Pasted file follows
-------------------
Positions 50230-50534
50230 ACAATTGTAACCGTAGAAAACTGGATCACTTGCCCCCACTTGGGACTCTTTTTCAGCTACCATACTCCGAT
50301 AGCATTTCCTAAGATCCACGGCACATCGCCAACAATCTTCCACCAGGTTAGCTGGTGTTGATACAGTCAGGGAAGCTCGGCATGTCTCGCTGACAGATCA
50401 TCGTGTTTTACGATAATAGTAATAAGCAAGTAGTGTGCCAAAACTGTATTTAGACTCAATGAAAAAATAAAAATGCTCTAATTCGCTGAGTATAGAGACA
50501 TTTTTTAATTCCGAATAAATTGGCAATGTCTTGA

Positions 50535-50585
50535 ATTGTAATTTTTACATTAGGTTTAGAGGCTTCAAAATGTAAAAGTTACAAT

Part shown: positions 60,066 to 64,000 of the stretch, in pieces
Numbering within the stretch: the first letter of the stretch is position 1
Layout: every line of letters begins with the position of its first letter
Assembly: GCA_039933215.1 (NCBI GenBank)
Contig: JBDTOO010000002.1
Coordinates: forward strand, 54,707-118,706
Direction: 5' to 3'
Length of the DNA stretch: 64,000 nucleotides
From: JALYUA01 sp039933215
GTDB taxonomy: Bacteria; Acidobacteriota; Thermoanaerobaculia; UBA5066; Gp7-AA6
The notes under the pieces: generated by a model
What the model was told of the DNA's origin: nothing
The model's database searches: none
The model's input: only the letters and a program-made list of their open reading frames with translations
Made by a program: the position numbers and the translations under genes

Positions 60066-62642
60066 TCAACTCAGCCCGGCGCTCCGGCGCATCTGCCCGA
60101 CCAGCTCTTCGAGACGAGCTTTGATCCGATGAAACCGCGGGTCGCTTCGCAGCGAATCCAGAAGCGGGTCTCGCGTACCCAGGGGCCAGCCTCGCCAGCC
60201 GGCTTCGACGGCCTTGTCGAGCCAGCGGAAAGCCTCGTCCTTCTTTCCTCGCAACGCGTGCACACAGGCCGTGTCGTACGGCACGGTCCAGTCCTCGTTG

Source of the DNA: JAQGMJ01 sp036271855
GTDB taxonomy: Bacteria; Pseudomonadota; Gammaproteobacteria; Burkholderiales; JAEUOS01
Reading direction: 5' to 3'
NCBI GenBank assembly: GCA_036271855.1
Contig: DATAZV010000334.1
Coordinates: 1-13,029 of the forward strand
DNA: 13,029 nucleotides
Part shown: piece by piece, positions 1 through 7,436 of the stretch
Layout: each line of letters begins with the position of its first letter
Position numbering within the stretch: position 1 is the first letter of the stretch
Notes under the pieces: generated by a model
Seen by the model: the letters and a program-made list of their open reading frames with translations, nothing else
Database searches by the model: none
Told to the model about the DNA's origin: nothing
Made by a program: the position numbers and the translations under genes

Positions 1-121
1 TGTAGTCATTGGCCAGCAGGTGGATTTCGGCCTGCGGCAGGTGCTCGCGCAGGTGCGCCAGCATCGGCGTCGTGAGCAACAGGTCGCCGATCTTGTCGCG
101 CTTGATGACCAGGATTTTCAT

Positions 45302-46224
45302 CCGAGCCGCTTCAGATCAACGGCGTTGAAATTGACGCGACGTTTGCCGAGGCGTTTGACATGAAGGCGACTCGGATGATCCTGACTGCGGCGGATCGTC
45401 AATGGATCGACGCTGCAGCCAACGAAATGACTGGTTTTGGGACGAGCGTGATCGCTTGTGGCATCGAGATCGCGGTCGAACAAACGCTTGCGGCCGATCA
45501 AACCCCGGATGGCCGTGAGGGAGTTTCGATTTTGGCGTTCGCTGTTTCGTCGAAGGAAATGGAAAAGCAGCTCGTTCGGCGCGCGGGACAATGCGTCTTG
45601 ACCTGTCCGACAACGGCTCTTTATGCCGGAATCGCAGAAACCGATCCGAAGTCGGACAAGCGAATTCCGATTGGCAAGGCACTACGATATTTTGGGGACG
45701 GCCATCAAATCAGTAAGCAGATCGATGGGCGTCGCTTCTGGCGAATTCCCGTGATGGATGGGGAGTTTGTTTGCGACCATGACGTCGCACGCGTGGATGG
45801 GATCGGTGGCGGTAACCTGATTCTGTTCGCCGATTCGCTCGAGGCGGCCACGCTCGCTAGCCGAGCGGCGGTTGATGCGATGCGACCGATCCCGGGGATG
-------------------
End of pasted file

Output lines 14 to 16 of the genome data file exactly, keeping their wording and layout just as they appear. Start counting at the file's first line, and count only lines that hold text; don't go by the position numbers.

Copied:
Direction: 5' to 3'
Length of the DNA stretch: 64,000 nucleotides
From: JALYUA01 sp039933215